Pitt's Bytes 9.20.07

An overdue Pitt's Bytes, consisting of news from the world of Pittsburgh economic development infrastructure:

The fact that there is news at all is interesting. Usually, Pittsburgh's ED infrastructure (pun intended) is bloated and inert. There are too many intermediary chefs, as illustrated in part by this post, and not enough entrepreneurial chiefs, that is, people willing to run with the ball, provoke the establishment, and generally raise hell.


One: There is another intermediary chef on the scene: HELP, which sponsored a party on the North Shore last Tuesday (sorry I couldn't come!), has a spiffy new website for entrepreneurs looking for information. Here's the site. Spiffy design; sorry about the thin content; and especially sorry that you have to register to access most of it. How about just sharing the news?

Two: The Pittsburgh Technology Council formally announced its new CEO yesterday: Audrey Russo, coming over from MAYA Design. Like the Allegheny Conference, the PTC has been missing in action for some time, an organization with a public identity but without a clear public purpose. With a typically bland recitation of the accomplishments of the new appointee, the PTC press release doesn't help matters. But I heard an interview with her yesterday on WDUQ, and she sounded ready to revive the PTC's role in the region as more than a service organization for its members. In other words, the PTC can be an advocate for local technology interests, speaking to outside audiences. The local technology community desperately needs someone or something to speak loudly and provocatively about the promise that the tech sector holds. (The tech community isn't the only group in this position, of course.) Once upon a time, I think, the PTC aspired to that role. For the last several years, as this comment confirms, the PTC has been focused on growing its membership base and providing services and programming to its members. I hope that Audrey Russo will do more.

By the way, what's with the CEO title? Why does everyone in Pittsburgh have to be a CEO? What's wrong with being an Executive Director? Wait. Don't answer that. It's a rhetorical question.

Three: A re-energized PTC might be a good thing, but the most interesting local ED news in recent months has been the emergence of the local foundation community as a playere in economic development. Check out the list of sponsors and supporters of things like the new HELP web portal. There are some usual Pittsburgh suspects there, but some uncommon ones as well, and the HELP portal is far from the only example of this. The Heinz Endowments funded a new economic development position at Carnegie Mellon. My earlier critique of the ImaginePittsburgh request for marketing proposals landed a little wide of the mark. It turns out that this particular initiative is collaborative in name but came out of the foundation space, not the AC. That's not to say that there isn't more room to add more non-traditional seats to the regional marketing table.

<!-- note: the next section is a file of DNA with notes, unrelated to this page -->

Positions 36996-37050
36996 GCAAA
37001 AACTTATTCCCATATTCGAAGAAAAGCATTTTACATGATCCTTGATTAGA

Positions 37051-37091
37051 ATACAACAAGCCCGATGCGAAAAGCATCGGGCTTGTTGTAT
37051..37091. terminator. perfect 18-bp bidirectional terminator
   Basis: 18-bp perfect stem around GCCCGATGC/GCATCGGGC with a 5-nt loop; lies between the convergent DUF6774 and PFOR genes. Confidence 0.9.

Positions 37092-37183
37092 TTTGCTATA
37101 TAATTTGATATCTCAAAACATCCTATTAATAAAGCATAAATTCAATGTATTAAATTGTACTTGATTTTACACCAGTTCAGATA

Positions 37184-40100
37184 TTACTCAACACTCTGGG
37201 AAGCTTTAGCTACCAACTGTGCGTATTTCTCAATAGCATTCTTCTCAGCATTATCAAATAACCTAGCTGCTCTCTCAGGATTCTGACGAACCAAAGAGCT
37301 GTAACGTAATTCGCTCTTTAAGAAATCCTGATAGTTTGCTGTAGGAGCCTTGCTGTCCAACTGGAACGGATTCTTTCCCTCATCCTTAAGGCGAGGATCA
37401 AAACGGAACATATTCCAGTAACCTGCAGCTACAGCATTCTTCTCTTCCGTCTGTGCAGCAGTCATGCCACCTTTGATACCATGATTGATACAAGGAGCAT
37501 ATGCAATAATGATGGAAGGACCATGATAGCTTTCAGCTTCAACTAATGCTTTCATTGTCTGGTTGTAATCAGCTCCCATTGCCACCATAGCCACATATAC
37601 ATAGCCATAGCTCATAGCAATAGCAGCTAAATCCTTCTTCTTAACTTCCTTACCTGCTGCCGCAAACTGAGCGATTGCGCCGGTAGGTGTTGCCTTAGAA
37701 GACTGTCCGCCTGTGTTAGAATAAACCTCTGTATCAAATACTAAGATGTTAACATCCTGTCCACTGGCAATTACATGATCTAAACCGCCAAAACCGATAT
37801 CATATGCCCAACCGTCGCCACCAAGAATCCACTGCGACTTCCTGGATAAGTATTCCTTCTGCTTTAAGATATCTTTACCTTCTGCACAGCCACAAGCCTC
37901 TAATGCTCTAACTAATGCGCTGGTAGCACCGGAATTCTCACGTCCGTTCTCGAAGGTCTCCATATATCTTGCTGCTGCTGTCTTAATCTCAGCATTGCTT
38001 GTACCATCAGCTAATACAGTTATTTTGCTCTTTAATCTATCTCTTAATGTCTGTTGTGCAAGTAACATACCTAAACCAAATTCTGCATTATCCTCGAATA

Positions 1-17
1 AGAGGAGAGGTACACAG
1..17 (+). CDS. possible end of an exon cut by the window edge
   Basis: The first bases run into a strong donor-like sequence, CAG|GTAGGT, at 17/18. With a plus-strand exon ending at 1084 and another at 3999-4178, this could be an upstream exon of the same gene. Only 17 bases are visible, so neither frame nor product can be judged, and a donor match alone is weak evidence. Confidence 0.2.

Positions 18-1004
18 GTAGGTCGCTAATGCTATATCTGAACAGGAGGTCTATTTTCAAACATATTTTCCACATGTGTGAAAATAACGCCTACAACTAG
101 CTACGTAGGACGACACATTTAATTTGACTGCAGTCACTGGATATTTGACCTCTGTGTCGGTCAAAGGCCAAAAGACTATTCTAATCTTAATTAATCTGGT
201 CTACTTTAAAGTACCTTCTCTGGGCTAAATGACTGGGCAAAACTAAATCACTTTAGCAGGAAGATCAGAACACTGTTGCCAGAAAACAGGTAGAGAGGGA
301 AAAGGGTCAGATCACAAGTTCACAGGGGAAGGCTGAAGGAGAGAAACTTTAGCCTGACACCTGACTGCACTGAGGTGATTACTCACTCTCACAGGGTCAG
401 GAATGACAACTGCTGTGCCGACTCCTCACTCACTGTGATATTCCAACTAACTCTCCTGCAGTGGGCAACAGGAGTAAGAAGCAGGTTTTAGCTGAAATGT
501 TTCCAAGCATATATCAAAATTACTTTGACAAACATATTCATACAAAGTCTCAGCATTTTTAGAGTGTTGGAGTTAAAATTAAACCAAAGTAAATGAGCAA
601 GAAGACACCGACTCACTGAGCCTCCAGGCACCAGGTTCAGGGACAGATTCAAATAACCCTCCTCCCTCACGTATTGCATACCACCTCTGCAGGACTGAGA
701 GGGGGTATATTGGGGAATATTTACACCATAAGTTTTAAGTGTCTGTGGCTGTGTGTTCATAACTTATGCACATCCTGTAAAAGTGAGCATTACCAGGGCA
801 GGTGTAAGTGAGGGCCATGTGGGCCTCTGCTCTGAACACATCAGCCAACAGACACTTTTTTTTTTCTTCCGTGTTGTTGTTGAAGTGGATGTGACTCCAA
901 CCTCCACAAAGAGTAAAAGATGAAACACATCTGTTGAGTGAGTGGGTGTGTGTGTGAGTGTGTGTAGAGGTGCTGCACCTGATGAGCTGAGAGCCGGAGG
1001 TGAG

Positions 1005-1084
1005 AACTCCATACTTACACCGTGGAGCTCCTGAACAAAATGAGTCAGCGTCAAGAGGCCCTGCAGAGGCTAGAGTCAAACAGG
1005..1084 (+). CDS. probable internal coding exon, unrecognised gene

I'm not sure why the foundations are jumping in, other than the fact that they, along with some other major not-for-profit institutions, likely share the broader frustration with the inaction and/or ineffectiveness of the usual private sector suspects. The Allegheny Conference appears to have its eggs in the Pittsburgh 250 basket. There's nothing wrong with throwing a nice party, but there's a barn to be built, folks. Meanwhile, as one local shaker told me recently, "Tim McNulty [at CMU] is kicking butt." I've been hearing good noises about tech and business at Duquesne University. Watch for more of this.


1 Response to "Pitt's Bytes 9.20.07"

peterb said... 9/20/2007 10:02 PM

It's awesome how the PTC's press release is in Microsoft Word format. Maybe someone might want to write them a letter (please use longhand, blue or black ink on cream coloured unlined paper) and let them know there's this "internet" thing that lets you post "documents" that anyone with a "web browser" can "read."

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Updated September 2020:

Pittsblog 2.0 was written by Mike Madison, a law professor at the University of Pittsburgh, from January 2004 through December 2011.

Since then, Pittsburgh-themed essays have appeared from time to time at madisonian.net, on law and technology, and in some of Pittsburgh's classier professional media venues.

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